I can hear you asking, Then What? as if this was some kind of planning session. I'd love to see the smirk on your face because you'd already have an answer. It would probably be better than what we've come up with but we do have plans.
The bastard's not just sitting in his dimension you see, plotting his next plague or experiment. He's seeking a power greater than any sun or explosive. Once he's out of the way, we're going to use that power and we put ourselves right again. We'll put flesh back on our bones, lungs in our chest, blood in our veins. We'll repair what he broke and with this power at our command, we'll never be victims again.
I know it won't right all the damage. No power in the creation could bring you back from the grave, but it will help those of us who've survived and keep him from hurting more. I'm hoping I can live with that because if I can live, I can die.
I've got so much metal and gears within me now I'm not sure I'd ever run down as long as replacement parts are available. I've become an old clunker kept running by pistons and accelerants, respirators and dials, tweaked and modified to last forever.
And forever's a long time.
It's been so long I have trouble remembering your face sometimes. But I can see it now, as I write, and maybe that's the real reason I'm bowed over this page scribbling to a ghost. I wanted to reach you. I wanted to stretch my hand through the past and across whatever lies on the other side of death, if there's anything at all.
I like to think you've discovered something amazing about how the afterlife works. Maybe you've found a way to watch what we're trying to do here, or maybe you're somewhere far beyond exploring with our kids at your side.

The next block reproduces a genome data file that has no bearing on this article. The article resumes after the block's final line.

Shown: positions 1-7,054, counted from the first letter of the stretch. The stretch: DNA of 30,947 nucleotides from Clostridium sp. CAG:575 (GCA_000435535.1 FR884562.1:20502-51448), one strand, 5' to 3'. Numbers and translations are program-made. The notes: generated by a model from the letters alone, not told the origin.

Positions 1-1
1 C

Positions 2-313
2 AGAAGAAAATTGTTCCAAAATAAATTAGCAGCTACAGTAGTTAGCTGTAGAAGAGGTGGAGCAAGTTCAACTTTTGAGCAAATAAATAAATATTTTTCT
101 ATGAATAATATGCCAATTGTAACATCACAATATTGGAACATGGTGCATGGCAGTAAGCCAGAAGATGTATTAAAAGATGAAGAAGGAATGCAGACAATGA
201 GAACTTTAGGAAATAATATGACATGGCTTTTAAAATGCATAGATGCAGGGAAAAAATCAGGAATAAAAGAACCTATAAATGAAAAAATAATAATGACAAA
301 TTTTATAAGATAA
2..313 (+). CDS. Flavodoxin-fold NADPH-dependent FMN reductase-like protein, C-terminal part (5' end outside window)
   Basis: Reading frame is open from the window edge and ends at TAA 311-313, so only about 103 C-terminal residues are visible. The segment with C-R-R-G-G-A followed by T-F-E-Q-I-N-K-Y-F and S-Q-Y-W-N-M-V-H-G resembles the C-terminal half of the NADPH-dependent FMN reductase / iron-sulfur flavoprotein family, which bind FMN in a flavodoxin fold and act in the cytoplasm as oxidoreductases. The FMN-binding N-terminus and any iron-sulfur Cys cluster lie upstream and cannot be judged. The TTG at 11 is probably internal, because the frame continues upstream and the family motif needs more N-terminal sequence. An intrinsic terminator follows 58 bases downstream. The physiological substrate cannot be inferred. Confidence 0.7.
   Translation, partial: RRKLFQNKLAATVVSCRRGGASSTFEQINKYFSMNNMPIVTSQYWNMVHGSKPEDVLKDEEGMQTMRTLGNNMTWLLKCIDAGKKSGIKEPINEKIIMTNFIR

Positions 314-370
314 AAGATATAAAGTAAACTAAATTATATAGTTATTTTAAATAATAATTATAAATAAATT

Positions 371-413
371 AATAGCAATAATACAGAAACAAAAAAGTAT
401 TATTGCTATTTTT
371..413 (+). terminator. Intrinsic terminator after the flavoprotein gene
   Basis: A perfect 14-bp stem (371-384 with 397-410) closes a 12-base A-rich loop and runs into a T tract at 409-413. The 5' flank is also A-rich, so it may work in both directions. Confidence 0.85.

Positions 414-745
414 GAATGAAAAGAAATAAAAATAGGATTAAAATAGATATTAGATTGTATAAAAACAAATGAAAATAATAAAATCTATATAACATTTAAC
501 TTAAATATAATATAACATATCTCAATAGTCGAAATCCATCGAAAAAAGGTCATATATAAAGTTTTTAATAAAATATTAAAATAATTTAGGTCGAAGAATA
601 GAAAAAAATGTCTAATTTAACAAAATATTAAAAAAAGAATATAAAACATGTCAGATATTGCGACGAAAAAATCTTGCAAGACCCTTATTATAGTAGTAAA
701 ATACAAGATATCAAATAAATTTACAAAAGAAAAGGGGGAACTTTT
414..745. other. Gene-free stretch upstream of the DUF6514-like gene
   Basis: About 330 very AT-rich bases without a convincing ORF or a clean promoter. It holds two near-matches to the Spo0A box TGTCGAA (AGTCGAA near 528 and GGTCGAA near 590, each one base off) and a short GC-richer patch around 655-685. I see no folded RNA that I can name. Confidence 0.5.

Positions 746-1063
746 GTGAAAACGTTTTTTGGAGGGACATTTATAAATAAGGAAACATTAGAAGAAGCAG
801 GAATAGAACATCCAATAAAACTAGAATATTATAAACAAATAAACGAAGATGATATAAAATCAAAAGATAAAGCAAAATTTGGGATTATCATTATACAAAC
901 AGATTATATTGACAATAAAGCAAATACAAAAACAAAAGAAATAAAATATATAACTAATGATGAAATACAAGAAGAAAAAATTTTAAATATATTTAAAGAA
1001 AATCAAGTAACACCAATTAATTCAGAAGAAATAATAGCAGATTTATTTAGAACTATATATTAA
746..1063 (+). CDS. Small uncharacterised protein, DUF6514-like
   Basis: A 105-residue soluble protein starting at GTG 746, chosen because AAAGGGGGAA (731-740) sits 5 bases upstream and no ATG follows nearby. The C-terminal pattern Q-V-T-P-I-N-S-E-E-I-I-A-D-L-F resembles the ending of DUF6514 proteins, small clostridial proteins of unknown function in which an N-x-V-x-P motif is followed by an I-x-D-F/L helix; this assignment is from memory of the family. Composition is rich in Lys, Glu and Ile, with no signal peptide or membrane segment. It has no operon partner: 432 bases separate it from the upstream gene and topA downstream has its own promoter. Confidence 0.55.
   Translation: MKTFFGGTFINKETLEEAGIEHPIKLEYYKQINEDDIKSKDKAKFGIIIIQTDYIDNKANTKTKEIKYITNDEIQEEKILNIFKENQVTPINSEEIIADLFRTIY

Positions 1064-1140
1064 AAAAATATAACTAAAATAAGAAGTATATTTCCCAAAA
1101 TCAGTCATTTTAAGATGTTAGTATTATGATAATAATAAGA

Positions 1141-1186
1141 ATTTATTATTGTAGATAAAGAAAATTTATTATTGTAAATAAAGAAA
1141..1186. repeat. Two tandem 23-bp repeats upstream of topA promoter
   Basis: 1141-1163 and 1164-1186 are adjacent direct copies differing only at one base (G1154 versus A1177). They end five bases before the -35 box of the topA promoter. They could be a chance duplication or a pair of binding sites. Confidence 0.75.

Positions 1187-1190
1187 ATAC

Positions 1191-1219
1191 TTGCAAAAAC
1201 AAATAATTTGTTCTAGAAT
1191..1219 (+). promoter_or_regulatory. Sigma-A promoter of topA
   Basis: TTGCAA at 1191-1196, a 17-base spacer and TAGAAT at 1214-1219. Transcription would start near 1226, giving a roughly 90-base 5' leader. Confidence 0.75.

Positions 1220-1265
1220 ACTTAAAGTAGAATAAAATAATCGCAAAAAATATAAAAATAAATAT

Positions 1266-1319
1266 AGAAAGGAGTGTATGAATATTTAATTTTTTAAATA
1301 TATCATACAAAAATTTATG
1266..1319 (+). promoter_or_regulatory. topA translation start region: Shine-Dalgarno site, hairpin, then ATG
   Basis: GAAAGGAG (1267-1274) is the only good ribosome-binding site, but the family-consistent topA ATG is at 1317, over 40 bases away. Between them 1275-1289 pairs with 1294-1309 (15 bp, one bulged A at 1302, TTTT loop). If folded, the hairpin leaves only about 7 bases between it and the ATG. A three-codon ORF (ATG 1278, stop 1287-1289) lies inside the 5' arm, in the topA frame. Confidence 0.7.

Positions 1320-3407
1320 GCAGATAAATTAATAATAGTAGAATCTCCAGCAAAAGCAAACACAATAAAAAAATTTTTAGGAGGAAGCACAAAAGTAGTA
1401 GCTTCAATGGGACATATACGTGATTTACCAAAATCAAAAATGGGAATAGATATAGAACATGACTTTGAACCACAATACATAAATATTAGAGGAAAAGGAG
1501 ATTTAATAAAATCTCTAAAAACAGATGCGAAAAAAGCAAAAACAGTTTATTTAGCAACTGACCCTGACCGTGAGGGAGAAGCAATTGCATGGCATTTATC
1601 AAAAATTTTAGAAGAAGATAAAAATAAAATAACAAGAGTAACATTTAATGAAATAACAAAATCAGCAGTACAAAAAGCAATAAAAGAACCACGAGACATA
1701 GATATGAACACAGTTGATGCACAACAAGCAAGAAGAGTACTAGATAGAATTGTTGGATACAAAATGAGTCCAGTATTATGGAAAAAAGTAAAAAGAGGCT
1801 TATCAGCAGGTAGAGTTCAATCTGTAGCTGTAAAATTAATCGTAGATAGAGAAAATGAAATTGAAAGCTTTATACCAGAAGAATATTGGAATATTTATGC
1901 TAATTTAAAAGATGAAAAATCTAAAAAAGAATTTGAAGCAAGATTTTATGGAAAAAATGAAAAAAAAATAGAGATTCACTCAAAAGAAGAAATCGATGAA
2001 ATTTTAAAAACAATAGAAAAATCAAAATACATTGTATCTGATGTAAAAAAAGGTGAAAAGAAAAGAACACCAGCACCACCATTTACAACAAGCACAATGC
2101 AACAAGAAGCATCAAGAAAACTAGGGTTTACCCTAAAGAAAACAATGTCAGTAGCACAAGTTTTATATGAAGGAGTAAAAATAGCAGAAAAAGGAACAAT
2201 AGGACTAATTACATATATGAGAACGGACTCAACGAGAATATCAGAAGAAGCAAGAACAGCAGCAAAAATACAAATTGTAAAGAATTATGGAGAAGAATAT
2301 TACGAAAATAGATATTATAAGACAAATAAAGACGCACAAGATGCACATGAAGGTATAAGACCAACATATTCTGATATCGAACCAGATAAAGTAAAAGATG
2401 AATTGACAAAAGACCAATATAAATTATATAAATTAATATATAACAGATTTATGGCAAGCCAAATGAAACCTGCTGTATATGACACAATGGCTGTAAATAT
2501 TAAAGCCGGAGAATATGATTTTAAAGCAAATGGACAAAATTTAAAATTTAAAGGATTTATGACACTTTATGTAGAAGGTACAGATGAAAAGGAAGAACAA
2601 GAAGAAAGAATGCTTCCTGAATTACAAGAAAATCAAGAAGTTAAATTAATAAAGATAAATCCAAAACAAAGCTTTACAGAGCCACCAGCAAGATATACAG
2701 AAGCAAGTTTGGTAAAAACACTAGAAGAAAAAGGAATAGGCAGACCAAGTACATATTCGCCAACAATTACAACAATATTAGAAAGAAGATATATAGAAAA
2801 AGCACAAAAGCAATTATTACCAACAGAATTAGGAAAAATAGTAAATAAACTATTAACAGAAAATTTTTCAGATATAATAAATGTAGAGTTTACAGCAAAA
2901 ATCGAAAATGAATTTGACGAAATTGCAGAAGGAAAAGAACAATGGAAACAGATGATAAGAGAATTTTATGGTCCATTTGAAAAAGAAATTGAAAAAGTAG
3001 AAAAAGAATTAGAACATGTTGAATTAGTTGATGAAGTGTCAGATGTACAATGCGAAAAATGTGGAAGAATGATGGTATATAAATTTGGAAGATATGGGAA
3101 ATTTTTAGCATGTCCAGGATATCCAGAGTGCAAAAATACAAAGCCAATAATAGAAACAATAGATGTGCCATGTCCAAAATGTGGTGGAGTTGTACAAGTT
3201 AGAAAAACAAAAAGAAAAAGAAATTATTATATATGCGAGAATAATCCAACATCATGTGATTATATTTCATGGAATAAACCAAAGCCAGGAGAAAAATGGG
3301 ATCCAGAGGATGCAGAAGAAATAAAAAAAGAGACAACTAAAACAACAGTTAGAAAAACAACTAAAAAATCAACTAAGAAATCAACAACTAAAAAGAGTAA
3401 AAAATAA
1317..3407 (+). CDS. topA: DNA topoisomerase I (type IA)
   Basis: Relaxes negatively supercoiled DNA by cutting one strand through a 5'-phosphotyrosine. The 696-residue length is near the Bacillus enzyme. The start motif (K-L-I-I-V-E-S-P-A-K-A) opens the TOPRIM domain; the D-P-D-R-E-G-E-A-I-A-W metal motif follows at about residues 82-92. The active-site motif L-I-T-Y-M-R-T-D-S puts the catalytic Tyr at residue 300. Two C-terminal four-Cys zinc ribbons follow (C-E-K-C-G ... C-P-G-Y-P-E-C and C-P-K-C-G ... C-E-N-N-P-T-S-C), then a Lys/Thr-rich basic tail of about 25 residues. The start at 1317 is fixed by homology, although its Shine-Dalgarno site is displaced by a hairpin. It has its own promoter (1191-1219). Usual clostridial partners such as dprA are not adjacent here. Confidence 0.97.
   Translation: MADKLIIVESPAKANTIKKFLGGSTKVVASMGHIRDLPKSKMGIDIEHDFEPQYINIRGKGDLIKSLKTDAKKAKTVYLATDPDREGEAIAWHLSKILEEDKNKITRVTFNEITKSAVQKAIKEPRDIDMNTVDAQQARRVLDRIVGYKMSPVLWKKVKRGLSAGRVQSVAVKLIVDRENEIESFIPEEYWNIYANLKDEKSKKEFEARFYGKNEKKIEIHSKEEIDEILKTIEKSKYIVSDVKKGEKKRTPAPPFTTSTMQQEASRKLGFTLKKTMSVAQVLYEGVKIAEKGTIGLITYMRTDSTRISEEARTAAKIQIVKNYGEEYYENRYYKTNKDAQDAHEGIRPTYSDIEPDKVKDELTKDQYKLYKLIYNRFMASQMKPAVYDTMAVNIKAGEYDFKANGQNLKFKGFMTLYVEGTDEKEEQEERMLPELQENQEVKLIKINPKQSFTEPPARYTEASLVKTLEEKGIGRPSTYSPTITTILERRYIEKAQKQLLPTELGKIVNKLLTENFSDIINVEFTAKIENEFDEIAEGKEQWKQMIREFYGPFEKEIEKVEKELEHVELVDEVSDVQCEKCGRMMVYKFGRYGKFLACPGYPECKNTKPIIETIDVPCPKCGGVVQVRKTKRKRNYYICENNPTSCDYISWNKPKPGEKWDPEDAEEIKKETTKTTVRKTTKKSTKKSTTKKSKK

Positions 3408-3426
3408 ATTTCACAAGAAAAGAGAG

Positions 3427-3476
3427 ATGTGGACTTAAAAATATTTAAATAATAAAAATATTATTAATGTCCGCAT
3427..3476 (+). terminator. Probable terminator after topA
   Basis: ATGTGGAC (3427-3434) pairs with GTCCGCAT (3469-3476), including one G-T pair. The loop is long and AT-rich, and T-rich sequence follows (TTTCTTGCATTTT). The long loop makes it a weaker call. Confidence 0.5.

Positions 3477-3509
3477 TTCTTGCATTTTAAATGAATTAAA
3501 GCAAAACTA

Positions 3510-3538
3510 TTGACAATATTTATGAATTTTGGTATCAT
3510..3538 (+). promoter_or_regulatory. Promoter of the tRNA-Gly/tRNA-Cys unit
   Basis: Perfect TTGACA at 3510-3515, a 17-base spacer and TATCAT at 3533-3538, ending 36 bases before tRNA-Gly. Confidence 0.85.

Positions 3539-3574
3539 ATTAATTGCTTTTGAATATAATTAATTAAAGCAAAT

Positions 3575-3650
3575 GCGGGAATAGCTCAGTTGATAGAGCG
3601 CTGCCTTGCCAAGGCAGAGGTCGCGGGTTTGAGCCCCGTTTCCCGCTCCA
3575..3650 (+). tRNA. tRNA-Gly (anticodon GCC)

If this mission works, then I hope to join you, wherever you are. For now, the mission is before me and a hell of a lot depends on our success. I know at least if we fail, others will be right behind us, and more behind them. We'll put this right for ourselves and for the memory of all of you who perished.
We'll get the bastard for you, for us. And when I find you, I'll tell you all about it.
Until then - all my love, from here to the horizon.
Reeves reread the words, knowing at one point they might have brought tears, but tears required ducts and a weakness in her heart she couldn't afford. Standing, she rolled the page and fit it inside a shell canister. She sealed the cap and etched Reeves on the side while the entryway beeped.
The door thumped and this time she turned.
The private came to attention, hit a boney fist against his sternum, his dog tags clanking. "Lieutenant."
Reeves held out the canister. "Send this back home."
"Home?" He took the tube. "But you know there's no one left to-"
"Just send it."
"Yes, ma'am." With the canister in tow, the private clasped his hands behind his back. "They're waiting for you on the platform."
Reeves snatched her rifle and helmet from the wall rack. The barrel clacked against her fingers and the titanium slid over her skull, the memory of shorn locks tickling her spine. She flipped down the visor, the sensors activating in search for a target, and took the rifle in both hands.
"Then there's no time to waste."
TITANS TACTICS: THE GAMES BEGIN. Copyright © 2013 by Kathleen A. Magner and Imbalanced Games, LLC.